GREG PAJO, THE MANUFACTURER
We look nowhere near as effortlessly cool, and rain hangs in the chilly spring air, but we’re determined to make the best of it. (The unpleasant weather is why we chose to photograph the GS indoors). The 2017 car shares only its 6.2-liter engine displacement with the ’63 Grand Sport race car. But the new production car is an extremely quick machine that’s also docile and tractable in a way that would have been inconceivable in 1962. The only similarity between the two cars’ behavior is that, when wet and cold, the Cup 2 tires can’t cope with the Vette’s power—at least, not when applied liberally—and the rear of the car fires sideways. On dry pavement, these monster tires will deliver 1.20 g’s of lateral grip, says Chevy. That’s a credible claim considering that we achieved 1.19 g’s in a Z06 shod with the same tires. The standard Michelin Pilot Super Sports are much more roadworthy and long-lived and will deliver more than 1.00 g, which, let us remind you, is an enormous amount of grip that you are unlikely to exhaust on the road. You can get the standard tires by opting out of the Z07 package, which also drops the carbon-ceramic brakes for smaller cast-iron ones, the rotors of which are sized between those of the Stingray Z51 and the Z06. You might choose to forgo the carbon ceramics for price, but don’t worry about them being loud when cold or lame when wet, like some other carmakers’ carbon ceramics (we’re looking at you, BMW). These are well behaved.
Either way, Grand Sport drivers should have more than enough tire, brake, and cooling capacity for serious track work. On Milford’s ride-and-handling loop, a section of gentle curves and alternately ragged or lumpy pavement, the Grand Sport could only be made unpleasant by calling up the stiffest track setting and only then after encountering a series of chatter bumps. You won’t do that. Left in touring or sport, the ride is admirably free of harshness and the car shrugs off nasty midcorner heaves and hillocks. As with other Corvettes, you can also personalize the settings for various systems to suit your fancy. The tuning of the dual-mode exhaust is coordinated with each mode—almost mute in eco mode and getting fairly nasty in sport and track. By modifying the threshold at which the exhaust’s butterfly valves open, Chevrolet has made the Grand Sport a little more aggressive than the standard Stingray, according to Charlie Rusher, a noise and vibration engineer on the Corvette. If you’re looking for someone to thank for the pitch-perfect rumble/rip of the Corvette’s exhaust, Rusher would be a good candidate.
GREG PAJO, THE MANUFACTURER
With greater aerodynamic drag than a Stingray, the Grand Sport will lose a couple of mph from the base car’s 181-mph top speed, says Juechter. The Grand Sport weighs an estimated 130 pounds more than the Stingray (for a total claimed weight of 3428 pounds). Still, Chevrolet figures an automatic Grand Sport with the Z07 package will get to 60 mph about a tenth quicker than a Stingray automatic because of the increased rear traction.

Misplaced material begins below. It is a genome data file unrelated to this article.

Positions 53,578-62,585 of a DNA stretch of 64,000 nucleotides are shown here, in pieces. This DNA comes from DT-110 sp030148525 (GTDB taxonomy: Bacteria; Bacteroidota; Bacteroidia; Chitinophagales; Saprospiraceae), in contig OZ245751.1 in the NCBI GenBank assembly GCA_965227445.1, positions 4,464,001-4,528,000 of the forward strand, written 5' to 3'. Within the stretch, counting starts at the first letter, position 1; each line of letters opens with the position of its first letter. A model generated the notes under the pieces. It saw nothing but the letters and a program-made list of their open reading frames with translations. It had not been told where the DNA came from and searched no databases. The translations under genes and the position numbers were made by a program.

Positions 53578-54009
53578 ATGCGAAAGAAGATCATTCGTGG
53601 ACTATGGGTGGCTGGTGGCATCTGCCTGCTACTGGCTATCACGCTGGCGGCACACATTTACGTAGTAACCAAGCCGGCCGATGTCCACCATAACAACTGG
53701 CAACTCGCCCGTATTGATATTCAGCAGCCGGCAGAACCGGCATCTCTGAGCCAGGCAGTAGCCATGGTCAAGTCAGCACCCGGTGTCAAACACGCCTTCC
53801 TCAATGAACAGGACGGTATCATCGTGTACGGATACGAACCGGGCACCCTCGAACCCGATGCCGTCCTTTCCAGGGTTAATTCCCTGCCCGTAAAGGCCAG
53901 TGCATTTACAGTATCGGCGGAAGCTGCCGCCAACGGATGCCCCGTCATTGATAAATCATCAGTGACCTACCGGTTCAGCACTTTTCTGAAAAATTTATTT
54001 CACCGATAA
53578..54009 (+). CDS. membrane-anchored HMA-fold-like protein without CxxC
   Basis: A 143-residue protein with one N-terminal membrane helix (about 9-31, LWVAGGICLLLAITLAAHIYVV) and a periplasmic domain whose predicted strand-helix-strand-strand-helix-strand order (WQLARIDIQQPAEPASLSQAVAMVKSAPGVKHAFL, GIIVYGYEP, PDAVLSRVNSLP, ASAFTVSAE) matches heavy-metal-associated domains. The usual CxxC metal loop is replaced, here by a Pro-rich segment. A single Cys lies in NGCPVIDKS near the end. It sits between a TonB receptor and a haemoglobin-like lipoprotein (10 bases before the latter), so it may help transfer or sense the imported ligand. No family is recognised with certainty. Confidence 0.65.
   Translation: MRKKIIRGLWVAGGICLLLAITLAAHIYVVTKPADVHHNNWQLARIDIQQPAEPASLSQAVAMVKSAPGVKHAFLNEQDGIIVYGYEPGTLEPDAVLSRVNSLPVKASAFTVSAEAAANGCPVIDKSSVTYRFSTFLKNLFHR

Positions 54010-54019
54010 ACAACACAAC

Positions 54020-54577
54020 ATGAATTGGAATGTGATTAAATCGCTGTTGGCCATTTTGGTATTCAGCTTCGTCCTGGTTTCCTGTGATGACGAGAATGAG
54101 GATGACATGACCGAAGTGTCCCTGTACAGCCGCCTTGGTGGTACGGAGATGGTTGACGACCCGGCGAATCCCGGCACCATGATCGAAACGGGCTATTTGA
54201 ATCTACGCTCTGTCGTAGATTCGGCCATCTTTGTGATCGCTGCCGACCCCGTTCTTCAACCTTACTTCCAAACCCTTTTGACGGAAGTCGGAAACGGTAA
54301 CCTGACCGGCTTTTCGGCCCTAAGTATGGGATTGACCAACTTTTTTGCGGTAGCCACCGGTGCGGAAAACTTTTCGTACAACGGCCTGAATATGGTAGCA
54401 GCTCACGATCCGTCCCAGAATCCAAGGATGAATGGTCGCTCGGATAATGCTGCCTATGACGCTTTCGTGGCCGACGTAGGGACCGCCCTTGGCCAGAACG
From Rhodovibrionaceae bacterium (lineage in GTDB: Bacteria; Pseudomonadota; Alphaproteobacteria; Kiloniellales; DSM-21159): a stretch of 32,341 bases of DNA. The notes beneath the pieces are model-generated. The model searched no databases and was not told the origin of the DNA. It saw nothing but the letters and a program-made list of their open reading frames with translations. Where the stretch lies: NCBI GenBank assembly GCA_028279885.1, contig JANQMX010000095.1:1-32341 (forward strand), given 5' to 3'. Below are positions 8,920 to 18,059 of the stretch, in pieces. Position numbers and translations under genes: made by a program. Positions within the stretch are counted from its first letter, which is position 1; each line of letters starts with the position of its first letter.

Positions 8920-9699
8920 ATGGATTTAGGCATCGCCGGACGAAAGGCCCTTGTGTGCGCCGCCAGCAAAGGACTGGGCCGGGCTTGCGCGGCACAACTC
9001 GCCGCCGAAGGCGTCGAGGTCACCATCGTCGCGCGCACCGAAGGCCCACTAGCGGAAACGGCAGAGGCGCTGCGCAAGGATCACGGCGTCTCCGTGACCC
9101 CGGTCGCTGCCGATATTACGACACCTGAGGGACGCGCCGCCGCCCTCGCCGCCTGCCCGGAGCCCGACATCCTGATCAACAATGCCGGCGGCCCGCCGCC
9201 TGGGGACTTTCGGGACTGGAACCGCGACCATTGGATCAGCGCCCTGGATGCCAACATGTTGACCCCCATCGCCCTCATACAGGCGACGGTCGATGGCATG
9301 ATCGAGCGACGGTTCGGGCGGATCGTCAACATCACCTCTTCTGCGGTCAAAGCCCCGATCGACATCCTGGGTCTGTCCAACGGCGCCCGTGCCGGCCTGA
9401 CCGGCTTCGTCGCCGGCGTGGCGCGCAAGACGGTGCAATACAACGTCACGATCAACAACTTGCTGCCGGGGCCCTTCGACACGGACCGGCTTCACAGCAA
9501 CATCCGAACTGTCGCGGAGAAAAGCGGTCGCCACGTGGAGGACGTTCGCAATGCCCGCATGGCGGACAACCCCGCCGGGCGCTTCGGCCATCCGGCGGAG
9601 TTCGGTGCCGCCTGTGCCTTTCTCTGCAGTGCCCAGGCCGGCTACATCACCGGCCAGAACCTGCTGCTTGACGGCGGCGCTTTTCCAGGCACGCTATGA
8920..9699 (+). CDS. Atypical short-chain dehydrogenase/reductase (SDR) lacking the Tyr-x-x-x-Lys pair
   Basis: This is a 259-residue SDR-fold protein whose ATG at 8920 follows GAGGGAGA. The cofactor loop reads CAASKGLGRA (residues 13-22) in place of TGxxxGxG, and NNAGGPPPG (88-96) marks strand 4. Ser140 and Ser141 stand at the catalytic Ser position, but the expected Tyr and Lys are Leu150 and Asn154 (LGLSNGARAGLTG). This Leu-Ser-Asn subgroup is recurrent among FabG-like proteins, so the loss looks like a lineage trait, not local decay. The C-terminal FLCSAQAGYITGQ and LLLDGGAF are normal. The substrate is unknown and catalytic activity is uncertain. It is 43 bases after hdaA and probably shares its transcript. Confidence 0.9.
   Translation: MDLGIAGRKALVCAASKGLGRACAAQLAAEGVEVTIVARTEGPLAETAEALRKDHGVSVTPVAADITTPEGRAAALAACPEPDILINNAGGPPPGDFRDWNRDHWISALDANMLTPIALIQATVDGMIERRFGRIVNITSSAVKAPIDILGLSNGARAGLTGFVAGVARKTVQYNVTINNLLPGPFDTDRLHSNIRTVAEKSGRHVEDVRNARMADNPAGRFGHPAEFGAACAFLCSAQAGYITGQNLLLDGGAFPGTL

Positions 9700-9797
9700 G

Otherwise, the Grand Sport feels like what it is: a Stingray with an enormous amount of grip. And it looks like what it is: a Z06 without the completely absurd power. At $66,445, the base price of the Grand Sport coupe is about $10,000 higher than an entry-level Stingray, roughly $5000 more than the cheapest Stingray Z51, and about $15,000 less than the least expensive Z06. The convertible Grand Sport starts at $70,445. This is the sweet spot, folks.
At those prices, with that look, expect that the Grand Sport will once again be big business for Chevrolet.
2017 Chevrolet Corvetter Grand Sport
front-engine, rear-wheel-drive, 2-passenger, 2-door targa or convertible
ESTIMATED BASE PRICE
pushrod 16-valve V-8, aluminum block and heads, direct fuel injection
376 in3, 6162 cm3
460 hp @ 6000 rpm
465 lb-ft @ 4600 rpm
7-speed manual, 8-speed automatic with manual shifting mode
Wheelbase: 106.7 in
Length: 177.9 in
Width: 77.4 in
Height: 48.6 in
Passenger volume: 52 ft3
Cargo volume (convertible/targa): 10/15 ft3
Curb weight: 3500-3600 lb
PERFORMANCE (C/D EST)
Zero to 60 mph: 3.7-4.0 sec
Zero to 100 mph: 8.4-8.9 sec
Standing ¼-mile: 11.9-12.3 sec
Top speed: 175 mph
FUEL ECONOMY (C/D EST)
EPA combined/city/hwy: 20/15-16/28 mpg
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Chevrolet Corvette C7 Grand Sport 466 PS (2016-›2019) Technical Specifications and performance figures
Specs Chevrolet Corvette C7 Grand Sport 466 PS
Other engine technical information
Torque motor reserve ˜ 15 %
Specific power ˜ 0.45 kW/cm²
Total bore area ˜ 669.8 cm²
Brake mean effective pressure ˜ 12.8 bars
Mean effective pressure ˜ 12 bars
Mean piston speed ˜ 18.4 m/s
Engine optimisation rating ˜ 74 %
Longitudinal Front Engine 8 cylindersin V6162 cm³16 valves direct injection
Power : 466 PS (343 kW / 460 bhp) at 6000 rpm (Max rev 6600 rpm)
Chevrolet Corvette C7 Grand Sport 466 PS -> https://zeperfs.com/en/fiche6529-chevrolet-corvette-c7-grand-sport.htm 126.96.36.199
Torque : 630 Nm (64.2 mkg / 465 lb-ft) at 4600 rpm (~ 413 PS)
Ratios : 76 PS/L (56 kW/L) - 102 Nm/L
Torque & power curves
Transmission : Rear Wheel Drive + limited slip differential
Gearbox: manual 7 gear